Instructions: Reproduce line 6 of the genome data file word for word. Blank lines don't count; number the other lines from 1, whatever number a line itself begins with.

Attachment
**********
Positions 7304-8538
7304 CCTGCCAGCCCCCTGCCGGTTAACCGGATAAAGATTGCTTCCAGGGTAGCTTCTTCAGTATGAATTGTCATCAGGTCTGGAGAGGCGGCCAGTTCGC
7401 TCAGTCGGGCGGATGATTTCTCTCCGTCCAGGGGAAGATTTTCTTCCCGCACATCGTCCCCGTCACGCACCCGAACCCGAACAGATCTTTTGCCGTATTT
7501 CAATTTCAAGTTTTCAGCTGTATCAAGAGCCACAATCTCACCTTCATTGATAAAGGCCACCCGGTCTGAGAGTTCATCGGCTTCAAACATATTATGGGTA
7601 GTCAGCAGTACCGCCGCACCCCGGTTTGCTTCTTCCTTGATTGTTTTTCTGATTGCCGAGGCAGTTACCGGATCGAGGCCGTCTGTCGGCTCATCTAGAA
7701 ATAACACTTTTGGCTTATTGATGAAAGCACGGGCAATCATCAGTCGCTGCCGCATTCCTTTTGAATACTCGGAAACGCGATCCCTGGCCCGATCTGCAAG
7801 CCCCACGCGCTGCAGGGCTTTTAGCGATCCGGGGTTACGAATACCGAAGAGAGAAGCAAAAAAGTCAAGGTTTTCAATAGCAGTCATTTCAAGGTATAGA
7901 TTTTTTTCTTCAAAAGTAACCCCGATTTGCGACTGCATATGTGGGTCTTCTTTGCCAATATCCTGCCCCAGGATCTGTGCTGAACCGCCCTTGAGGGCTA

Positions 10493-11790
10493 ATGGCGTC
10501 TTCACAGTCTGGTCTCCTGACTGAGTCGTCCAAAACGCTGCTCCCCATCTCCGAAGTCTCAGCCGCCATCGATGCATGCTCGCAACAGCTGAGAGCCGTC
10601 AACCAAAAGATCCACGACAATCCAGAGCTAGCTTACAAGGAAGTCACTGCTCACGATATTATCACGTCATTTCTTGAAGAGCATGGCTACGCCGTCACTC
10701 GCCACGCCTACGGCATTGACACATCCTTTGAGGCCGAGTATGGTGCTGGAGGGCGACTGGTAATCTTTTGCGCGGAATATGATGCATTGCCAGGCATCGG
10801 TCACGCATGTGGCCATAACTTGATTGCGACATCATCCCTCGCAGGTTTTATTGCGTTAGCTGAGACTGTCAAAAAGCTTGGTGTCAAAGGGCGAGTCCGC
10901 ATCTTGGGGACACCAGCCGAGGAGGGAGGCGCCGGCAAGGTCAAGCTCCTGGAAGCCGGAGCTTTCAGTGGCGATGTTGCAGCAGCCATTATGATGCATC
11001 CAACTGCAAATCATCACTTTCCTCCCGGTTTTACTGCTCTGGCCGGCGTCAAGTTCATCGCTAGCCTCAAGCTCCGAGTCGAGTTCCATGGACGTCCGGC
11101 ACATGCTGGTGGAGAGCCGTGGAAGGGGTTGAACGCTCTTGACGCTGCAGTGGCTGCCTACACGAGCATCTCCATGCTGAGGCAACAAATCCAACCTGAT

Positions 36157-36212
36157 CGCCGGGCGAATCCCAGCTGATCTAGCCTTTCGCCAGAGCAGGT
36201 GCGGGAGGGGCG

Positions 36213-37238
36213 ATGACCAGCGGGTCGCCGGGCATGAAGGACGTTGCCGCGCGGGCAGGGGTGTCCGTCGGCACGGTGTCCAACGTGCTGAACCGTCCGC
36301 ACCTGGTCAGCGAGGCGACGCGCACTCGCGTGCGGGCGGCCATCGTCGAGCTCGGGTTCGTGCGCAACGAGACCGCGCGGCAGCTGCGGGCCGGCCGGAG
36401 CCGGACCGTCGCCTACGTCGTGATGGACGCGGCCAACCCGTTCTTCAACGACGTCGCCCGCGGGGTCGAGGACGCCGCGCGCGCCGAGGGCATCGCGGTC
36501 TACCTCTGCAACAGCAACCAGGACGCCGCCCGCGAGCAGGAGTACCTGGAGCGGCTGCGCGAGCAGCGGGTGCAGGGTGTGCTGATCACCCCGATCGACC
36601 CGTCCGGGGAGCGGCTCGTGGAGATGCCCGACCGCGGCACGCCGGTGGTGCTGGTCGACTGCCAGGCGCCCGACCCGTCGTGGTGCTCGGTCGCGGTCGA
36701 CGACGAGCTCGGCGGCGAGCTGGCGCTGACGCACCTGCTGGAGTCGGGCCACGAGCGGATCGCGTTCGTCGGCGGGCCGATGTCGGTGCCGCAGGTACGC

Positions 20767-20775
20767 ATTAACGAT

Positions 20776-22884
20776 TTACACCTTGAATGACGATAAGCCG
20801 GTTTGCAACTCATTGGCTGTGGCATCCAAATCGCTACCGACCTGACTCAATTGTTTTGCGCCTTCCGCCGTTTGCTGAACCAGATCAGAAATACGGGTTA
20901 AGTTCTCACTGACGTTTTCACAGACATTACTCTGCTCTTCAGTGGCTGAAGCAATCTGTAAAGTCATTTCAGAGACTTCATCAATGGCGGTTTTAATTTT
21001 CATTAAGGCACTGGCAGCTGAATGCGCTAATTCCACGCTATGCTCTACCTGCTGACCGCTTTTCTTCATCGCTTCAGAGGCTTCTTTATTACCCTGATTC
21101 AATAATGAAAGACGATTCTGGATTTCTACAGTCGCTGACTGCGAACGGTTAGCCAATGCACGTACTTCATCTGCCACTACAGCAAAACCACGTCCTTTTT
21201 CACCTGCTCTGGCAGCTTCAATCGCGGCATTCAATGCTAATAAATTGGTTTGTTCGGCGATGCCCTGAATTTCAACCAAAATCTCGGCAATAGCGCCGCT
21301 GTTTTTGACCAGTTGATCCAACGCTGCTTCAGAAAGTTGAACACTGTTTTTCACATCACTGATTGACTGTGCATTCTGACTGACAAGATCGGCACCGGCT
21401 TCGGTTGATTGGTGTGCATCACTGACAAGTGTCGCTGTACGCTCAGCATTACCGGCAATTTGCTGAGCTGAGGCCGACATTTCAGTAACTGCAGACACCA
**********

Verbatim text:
7701 ATAACACTTTTGGCTTATTGATGAAAGCACGGGCAATCATCAGTCGCTGCCGCATTCCTTTTGAATACTCGGAAACGCGATCCCTGGCCCGATCTGCAAG